In fact, as far as I can tell, and anyone – from the lowliest whistle-blower to Carl Bernstein, from Mattis to Bolton, from Comey to Scaramucci – but anyone has been willing to make public, frankly and truthfully (by their own recognizance) has reported on every conceivable twist and turn, every u-turn and wrong turn, every impulse and miscue, there is only evidence of one large truth. Trump has proven repeatedly and consistently the incompetence and shallowness and shortsighted nature of nearly every one of his more far reaching initiatives and in four years, and continuing into this period of interregnum, when his aides tell the media that he has no endgame intended as a culmination of his current chaotically disruptive machinations, he has never betrayed the possession of anything resembling a strategy or plan.
Approximate Reading Time: 5minutesOf course he won’t go quietly
photo by Albert H. Teich/effects added by Howard Dinin
I’m thinking as we all, in some corner of our consciousness, fidget and distract ourselves awaiting an outcome, and suffer the condition of Tiresias in The Waste Land, not so much throbbing between two lives, as vibrating between what I’ll call two civic states of being. Is it the end of the beginning, or the beginning of the end?
The more that suddenly positivist liberal media, and especially the commentariat – that overpopulated sub-state of what it fancies itself to be, part of the fourth estate – are merely anticipating what they seem to think is a foregone outcome, the more I feel the hum of true uncertainty. Joy is in the air, and after a long term, it’s closing in on four years after all, of pissing and moaning and talking about the inconceivably further decaying state of civilization, and all embodied in one clinically obese semi-failed real estate developer with a knack for expropriating the attention of every person, including anyone not immediately in his presence. Optimism, can you believe, from the baleful doomsayers. This despite being bitten in their hindquarters innumerable times by a perversely indifferent set of facts, in this case numbers of votes to be counted. And yet, and yet… that delirious outcome of which we are on the brink – suddenly we’re a happy few, a band of brothers, whereas yesterday, they were all too ready to tell us what’s wrong with us – an outcome soberly still measurable against some calculable total of statistical deviance… is generally concluded.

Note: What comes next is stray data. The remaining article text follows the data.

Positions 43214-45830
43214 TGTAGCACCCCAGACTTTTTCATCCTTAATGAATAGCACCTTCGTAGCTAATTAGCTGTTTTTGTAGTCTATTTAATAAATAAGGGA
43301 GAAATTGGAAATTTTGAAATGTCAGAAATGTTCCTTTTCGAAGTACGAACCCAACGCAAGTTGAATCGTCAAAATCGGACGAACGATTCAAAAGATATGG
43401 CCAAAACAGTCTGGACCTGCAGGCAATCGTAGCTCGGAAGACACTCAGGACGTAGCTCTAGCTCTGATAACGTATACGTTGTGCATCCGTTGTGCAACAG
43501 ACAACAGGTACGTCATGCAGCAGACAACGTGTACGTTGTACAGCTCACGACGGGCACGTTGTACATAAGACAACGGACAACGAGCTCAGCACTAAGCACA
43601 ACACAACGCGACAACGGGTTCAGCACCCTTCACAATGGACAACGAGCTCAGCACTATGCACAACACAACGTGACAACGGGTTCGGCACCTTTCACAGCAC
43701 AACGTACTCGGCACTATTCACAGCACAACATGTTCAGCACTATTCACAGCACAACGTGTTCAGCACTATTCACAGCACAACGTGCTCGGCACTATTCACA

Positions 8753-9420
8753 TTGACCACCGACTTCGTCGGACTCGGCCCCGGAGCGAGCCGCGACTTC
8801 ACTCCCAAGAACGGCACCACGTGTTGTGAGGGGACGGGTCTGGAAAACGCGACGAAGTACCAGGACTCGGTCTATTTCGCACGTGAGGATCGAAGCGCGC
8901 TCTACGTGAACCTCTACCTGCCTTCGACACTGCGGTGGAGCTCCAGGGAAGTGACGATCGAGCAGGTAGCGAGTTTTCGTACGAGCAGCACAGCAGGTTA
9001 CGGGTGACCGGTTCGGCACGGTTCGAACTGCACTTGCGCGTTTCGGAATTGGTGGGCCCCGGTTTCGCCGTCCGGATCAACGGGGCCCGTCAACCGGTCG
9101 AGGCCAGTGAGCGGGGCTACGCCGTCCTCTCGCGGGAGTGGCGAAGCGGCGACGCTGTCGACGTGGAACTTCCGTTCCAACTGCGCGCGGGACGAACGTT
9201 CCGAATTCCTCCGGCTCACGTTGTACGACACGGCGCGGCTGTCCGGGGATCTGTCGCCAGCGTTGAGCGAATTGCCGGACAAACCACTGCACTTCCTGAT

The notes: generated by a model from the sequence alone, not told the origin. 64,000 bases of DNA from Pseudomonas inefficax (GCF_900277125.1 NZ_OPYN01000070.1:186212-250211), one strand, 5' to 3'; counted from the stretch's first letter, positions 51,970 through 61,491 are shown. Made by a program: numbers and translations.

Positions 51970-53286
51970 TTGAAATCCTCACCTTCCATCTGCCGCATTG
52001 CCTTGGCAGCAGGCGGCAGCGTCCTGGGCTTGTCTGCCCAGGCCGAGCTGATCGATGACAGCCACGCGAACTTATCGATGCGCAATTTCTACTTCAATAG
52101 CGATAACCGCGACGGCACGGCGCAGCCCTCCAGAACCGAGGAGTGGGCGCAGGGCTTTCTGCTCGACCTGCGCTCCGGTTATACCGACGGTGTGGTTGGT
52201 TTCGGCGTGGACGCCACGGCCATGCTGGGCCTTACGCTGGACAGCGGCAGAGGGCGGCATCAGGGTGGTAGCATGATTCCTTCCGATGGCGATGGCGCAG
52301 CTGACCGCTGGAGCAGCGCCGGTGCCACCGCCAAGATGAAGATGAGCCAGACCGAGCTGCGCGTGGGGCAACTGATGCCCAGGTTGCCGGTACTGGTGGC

And by the inherent permission accorded by an assumed happy and propitious resolution (however tiny, and therefore ambiguous, the margin), the collective wonder turns to a focus on how the incumbent, presumably, and in what I’ll cling to calling a presumptive way, is expected to make his exit. He has promised even well before, weeks before, the polls were scheduled to open – and briefly he gave us pause to think that he could even alter the implacability of that received fact: the immutability of the Election Day, as defined in the Constitution—call it off, delay it, schedule it for next year, or the release date of the vaccine; Can he do that? He seems to think he can do anything? He can’t do that! Well, of course not… but isn’t it pretty to think so, with echoes of his innate impotence in virtually all matters in which, in fantasy, in his wishes, he wields power impervious to the most refractory resistance – that he will contest whatever there is to contest, having established, at least for his own nefarious rhetorical purposes that not only was there a fraud of historic proportions afoot, but that it was already started, weeks ago remember, and all ballots save those cast, defiantly in the face of a raging monstrously contagious viral epidemic, by voters in person with proper identification, were bogus and void. Not just suspect and uncountable. Strip away the franchise that was born with the Republic, and never abrogated or delayed, not once in our history – except temporarily in 11 renegade southern states, and the Union would have magnanimously and unquestioningly have granted them continued voter status, if they would just, at the same time, put their muskets and rifles down, and let those people go…